The rating system can be targeted to different client preferences, or even to individual areas of the floor, taking into consideration how different rooms will be used and occupied. For instance, different areas of a condominium unit could require different actions. As an example, a rec room designed for entertaining might be considered separately from the dining area or kitchen. Other considerations include whether rental apartment unit floors be considered the same as those in expensive condominiums from a floor performance standpoint. (This might depend on the size of the rental units and the target market.)
The system gives designers a comparison cost value based on an input cost of decking and the volume of floor joists in the assembly. This is not precise cost per area, but it gives a reasonable relative number. Some experimentation with varying components of the assembly offers the designer a good feel for how to obtain the best value in the assembly, from both cost and performance rating standpoints. For example, depending on building details, it may cost very little to increase joist depth. In other cases, a smaller joist section at reduced spacing may be the best choice.
Although it is important to ensure the entire structure meets strength and service requirements, there are a few areas of a floor more likely to attract attention from occupants. Therefore, these are the most logical points of focus.
Long spans next to short spans
In a room in which there are long span joists parallel to short spans, the occupant may perceive the floor to be more solid in areas with short spans. To accommodate these differences in floor performance, designers can tighten the spacing of the joists or employ stiffer joists.
Long spans combined with higher dead loads
In multi-family projects, open floor plans, combined with heavy kitchen islands or concrete toppings, can be another trouble spot. To reduce the possibility of unacceptable vibration, the size of members under the dead load can be increased, or spacing tightened up, even when the code allows for wider layout.
Joists used to their maximum spans
When reaching the maximum strength or deflection limit for a certain joist, the floor system may be economical and strong enough, but it also may undergo more deflection or bounce than expected. Depending on the client’s expectations, it may be better to consider an alternative, stiffer floor assembly, and evaluate the effect on performance to make the best system choice.
Along with product specification considerations, the floor system’s actual installation plays a significant role in overall performance related to occupant comfort. Framing contractors should adhere to the following standards to reduce the chance for squeaky floors:
For the floor system, all subflooring fasteners must hit the supporting joist members, with all supports solid and level. Hangers, when used, must be installed in accordance with manufacturer’s instructions.
To provide proper spacing, oriented strandboard (OSB) and plywood subfloor panels should be spaced with a 3.2-mm (1/8-in.) gap at all edges and ends—this accounts for naturally occurring expansion, enabling avoidance of buckling. Many premium floor panels have tongue-and-groove edges designed to self-gap.
Wet lumber can lead to dimensional changes as the joists dry, resulting in nail pops and floor squeaks. Wood subfloor panels should be allowed to dry if they get wet, especially if installed under sensitive finish materials such as hardwood.
To avoid nail pops, pullouts, and shiners (all of which can cause squeaks), the correct nail size and spacing must be specified, ensuring the nails penetrate the floor joists and sink fully. Generally, nails (i.e. 6d ring or screw shank, or 8d common) should be spaced 152 mm (6 in.) oc along supported panel edges, and 305 mm (12 in.) oc on the panels’ interior supports, or as specified on the construction drawings (which may call out a longer nail for a thicker deck or may need higher diaphragm capacity). For panels thicker than 25 mm (1 in.), 10d nails should be used.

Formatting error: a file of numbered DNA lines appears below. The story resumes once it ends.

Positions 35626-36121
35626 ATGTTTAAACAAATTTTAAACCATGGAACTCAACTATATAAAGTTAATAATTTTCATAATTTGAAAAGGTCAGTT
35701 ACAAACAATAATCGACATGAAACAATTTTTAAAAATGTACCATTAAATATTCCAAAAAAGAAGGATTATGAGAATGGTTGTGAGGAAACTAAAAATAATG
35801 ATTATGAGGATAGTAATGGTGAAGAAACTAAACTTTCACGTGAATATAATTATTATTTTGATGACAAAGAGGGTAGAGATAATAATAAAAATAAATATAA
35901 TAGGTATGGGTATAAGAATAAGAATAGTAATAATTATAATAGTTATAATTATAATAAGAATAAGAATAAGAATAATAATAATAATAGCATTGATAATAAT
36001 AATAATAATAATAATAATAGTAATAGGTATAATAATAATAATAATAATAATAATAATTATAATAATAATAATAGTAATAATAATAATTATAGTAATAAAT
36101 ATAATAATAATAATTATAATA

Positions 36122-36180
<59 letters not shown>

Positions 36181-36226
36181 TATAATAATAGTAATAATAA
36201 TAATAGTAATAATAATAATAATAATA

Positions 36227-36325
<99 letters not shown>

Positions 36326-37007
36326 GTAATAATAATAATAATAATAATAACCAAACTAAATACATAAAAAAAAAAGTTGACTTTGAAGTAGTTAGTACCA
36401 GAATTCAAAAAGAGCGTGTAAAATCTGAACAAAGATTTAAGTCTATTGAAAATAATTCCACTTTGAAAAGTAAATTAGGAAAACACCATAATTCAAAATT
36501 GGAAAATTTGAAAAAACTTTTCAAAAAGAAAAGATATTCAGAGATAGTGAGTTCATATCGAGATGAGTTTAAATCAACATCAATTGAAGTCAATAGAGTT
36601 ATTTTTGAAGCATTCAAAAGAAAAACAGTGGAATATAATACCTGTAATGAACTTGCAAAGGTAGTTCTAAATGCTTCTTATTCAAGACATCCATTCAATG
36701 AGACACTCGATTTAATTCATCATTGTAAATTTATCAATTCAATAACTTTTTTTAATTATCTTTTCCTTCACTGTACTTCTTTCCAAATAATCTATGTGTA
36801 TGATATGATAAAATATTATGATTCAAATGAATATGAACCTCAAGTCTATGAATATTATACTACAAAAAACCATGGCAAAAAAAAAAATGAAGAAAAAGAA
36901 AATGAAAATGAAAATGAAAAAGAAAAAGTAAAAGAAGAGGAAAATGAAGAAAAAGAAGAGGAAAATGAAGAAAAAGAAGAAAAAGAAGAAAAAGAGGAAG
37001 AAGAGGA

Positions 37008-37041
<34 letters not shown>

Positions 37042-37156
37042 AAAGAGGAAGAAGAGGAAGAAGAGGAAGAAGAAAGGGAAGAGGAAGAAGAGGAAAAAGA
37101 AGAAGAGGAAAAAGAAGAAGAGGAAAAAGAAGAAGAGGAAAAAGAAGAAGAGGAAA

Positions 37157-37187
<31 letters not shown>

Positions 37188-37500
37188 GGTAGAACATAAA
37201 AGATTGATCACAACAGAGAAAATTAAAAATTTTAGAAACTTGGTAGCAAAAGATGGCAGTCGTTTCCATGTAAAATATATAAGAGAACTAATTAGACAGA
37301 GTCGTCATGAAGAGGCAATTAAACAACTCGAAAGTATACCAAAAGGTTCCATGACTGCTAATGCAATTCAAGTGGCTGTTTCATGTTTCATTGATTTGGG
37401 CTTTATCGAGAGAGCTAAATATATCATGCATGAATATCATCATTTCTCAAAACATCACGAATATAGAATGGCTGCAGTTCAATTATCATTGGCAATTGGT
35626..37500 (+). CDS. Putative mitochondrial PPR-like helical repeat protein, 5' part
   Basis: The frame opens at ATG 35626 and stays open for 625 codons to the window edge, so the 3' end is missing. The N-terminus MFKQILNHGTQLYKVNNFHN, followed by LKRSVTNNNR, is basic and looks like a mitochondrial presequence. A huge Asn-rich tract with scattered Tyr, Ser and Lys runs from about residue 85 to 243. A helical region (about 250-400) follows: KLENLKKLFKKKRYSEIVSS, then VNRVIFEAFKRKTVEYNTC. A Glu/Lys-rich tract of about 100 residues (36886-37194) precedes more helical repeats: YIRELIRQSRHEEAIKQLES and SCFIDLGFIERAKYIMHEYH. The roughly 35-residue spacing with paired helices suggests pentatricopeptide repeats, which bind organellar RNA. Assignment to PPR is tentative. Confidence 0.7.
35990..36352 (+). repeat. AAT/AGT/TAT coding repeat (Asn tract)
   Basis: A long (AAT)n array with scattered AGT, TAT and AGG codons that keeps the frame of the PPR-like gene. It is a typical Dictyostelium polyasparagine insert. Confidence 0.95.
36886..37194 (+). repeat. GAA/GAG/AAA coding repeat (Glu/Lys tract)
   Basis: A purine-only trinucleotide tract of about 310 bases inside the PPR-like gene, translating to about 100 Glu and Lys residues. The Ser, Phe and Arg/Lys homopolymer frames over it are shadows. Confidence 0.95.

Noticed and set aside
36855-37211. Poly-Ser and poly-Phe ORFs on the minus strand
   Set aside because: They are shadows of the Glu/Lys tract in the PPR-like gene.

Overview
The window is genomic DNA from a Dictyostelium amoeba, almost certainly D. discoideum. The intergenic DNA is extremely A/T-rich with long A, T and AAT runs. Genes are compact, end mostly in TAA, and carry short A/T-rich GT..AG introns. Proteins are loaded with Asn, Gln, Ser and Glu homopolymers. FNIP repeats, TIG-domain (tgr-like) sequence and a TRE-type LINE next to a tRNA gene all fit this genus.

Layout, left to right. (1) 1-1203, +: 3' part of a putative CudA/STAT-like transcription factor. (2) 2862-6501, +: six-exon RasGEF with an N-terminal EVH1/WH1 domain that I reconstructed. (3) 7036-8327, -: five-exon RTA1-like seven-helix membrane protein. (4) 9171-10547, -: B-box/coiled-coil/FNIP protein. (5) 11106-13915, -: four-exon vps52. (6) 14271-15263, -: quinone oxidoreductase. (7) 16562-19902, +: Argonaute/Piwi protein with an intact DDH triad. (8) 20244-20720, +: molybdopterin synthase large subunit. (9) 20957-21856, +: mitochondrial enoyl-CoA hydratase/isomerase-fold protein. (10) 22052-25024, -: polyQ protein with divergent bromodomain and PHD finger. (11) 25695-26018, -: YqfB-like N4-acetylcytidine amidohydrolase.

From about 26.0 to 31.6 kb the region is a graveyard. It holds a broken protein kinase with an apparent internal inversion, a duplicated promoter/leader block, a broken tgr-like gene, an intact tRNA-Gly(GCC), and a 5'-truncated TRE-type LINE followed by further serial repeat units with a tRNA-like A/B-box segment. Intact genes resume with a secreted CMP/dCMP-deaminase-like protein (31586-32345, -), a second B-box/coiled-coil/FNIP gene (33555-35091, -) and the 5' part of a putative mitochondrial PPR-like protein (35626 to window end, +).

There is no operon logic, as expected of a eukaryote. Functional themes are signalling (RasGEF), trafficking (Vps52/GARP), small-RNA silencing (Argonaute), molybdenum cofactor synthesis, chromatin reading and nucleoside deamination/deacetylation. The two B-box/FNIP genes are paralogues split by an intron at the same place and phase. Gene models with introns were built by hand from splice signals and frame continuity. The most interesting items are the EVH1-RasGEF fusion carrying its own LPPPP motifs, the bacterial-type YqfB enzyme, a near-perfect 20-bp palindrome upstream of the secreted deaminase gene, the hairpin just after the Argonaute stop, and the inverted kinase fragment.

It is also important to remember glue-nailed construction techniques are optimal for ensuring a flat, stable floor. One should specify solvent-based glue meeting ASTM D3498, Standard Specification for Adhesives for Field-gluing Plywood to Lumber Framing for Floor Systems; in cases where latex subfloor glue is required, careful selection is necessary due to the wide range of performance between brands.
Contractors should apply glue per manufacturer’s specifications and ensure the joists are dry and free of dirt. Many manufacturers recommend applying a continuous (¼-in.) diameter glue bead to framing members, and using a serpentine pattern for supports that are (3½-in.) or wider. Two beads of glue should be applied to panel joint locations; a 3.2-mm (1/8-in.) bead at the tongue-and-groove joints can further improve floor performance. Since the glue should not be allowed to develop a skin or dry, it should be applied onto only one to two panels at a time.
It is also important to ensure installers are reminded not to use a sledgehammer to force tongue-and-groove joints tightly together, as this can damage the panels and close up the required gap. After the floor system’s installation, it is critical to walk it, checking for squeaks or bounce beyond what is expected. It is easier to remedy the problem now than after the interiors are finished.
Even when built to code, many floor systems still have room for performance improvement. Design choices upfront—such as joist spacing, stiffness, or continuity—can significantly affect the floor system performance for occupants. ‘Performance-focused’ design, combined with reasonable care during installation, can help avoid potential occupant dissatisfaction down the road.
Tomo Tsuda, P.Eng, PE, is an engineer for codes, standards, and product engineering with Weyerhaeuser Trus Joist. He has worked with the company for 17 years, including a decade in Japan. Tsuda is a licensed civil engineer in British Columbia and Idaho. He can be contacted at firstname.lastname@example.org.